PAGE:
By Kalvin Valdillez, Tulalip News
In the late summer of 2016, Nooksack artist Louie Gong opened the doors of his ‘Inspired Natives not Native Inspired’ brick and mortar shop in Seattle’s Pike Place Market, located directly above the tourist-favorite gum wall. After several years of independently grinding and selling his traditional yet contemporary artwork online, Louie decided to bring authentic Native American art to the masses by opening Eighth Generation and by doing so, he began to break stereotypes. In a world where big-name companies such as Forever 21, Urban Outfitters and Pendleton often appropriate Native designs, Louie took control by becoming one of the only Native-owned retailers selling authentically made Coast Salish art in the entire nation.
Louie has journeyed a long way since first making his mark in the fashion scene by taking a Sharpie to pair of Vans shoes and mixing traditional and urban art together. Since then, he has used his platform to empower and promote fellow Indigenous artists and has become one of the most prominent voices in the Native American community. Many tribal nations across the United States often gift wool blankets to community members and leaders during traditional ceremonies. Blanketing honored guests is a tradition in Native America that has been practiced for centuries. These blankets were almost exclusively Pendleton but now tribes have the opportunity to support Louie’s movement during potlatches, powwows and many other tribal events.
On Saturday August 26, Eighth Generation celebrated their one-year anniversary by hosting an open house at their storefront. Tribal members from across the nation, including Ahousaht, Quinault and Lummi attended the event to show support for Louie and Eighth Generation. The event featured a giveaway of several Eighth Generation products including blankets, soap, a limited number of signed Louie Gong Hummingbird prints as well as an original Louie Gong framed art piece valued at $1,200. During the event, Louie took a moment to reflect on the success of Eighth Generation throughout this past year.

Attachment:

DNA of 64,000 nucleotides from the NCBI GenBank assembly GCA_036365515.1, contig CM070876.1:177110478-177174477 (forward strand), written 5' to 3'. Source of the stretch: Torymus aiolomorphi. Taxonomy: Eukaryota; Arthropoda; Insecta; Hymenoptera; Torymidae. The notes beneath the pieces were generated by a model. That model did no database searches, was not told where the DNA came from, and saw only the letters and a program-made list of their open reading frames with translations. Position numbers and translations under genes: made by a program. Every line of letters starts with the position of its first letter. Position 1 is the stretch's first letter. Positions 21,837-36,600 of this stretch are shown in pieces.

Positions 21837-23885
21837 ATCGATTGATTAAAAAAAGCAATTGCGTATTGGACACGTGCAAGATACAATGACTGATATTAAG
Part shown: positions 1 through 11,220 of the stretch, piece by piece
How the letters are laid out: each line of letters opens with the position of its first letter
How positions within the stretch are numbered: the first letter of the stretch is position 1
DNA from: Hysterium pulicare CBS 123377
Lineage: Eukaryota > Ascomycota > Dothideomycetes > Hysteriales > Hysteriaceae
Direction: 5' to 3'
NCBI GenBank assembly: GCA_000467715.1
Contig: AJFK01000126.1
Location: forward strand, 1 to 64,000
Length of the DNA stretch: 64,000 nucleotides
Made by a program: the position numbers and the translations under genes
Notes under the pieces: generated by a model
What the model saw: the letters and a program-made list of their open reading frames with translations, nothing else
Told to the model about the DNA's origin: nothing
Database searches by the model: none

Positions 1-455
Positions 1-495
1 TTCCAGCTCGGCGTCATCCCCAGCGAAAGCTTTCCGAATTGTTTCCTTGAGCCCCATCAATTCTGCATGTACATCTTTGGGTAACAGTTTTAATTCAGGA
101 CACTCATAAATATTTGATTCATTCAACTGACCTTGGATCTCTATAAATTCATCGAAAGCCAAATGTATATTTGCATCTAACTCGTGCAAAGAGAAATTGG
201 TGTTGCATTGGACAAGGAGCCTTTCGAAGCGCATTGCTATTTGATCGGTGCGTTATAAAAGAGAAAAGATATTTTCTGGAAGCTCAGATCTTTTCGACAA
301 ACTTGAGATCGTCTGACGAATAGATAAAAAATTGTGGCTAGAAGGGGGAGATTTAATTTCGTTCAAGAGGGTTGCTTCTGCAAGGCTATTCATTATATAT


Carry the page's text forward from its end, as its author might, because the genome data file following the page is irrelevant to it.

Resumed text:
“We’ve been open for a year and I feel like I’m at the end of a marathon,” he expresses. “When we launched it wasn’t time to rest, it was really time to put our nose to the grindstone and work even harder than the time leading up to the launch. Now that we’ve been open for a year and gone through all the different lessons that we had to learn, many of them the hard way, I feel like its finally time to take a deep breath, reflect on what we’ve learned over the last year and recalibrate to do even better next year. I feel like I’ve finally reached a time of reflection so I’m going to take some time away and think about how to move forward in a strategic way and how to continue scaling up Eighth Generation in a way that’s consistent with our values and our long-term vision. Not just creating opportunities for ourselves but also creating opportunities for other cultural artists and other community-based Native people.”
For the celebration, Eighth Generation collaborated with a local Native-owned business, the Central District Ice Cream Company, to debut eight new tasty ice cream treats: Hummingbird Huckleberry, Seattle Freeze (deep chocolate ice cream with Salish Sea salt and almond cookie crumble), Horchata De La Raza, COOL καψə? (nettle mint ice cream with chocolate chips), Genmaicha, Wunder Beer, Chica Fresca and Sleepy Dragon (lychee and lavender ice cream). The Eighth Generation team also created artwork for each ice cream flavor.
“There’s no better way for us to celebrate the work that Eighth Generation does than by collaborating with another Native-owned company,” Louie states. “Over the course of last year, we were fortunate to become aware of Central District Ice Cream and the fact that they’re also Native-owned. We teamed up to create eight unique ice cream flavors that we launched today at our one-year celebration. It was the perfect way to act in a way consistent with Coast Salish and Northwest Coast teachings around how to conduct a celebration, but to also do it in a way that reflects the light-heartedness and contemporary nature of Eighth Generation. By incorporating traditional ingredients into the ice cream, including some medicines, it was a way for us to do what I try to do with my art, which is to make cultural teachings and ideas relevant to contemporary life.”
After a successful first year, Eighth Generation continues to inspire Native artists and break stereotypes. For further information and to view the Eighth Generation catalog, please visit www.EighthGeneration.com or visit the store in person at 93 Pike Street Seattle, WA 98101.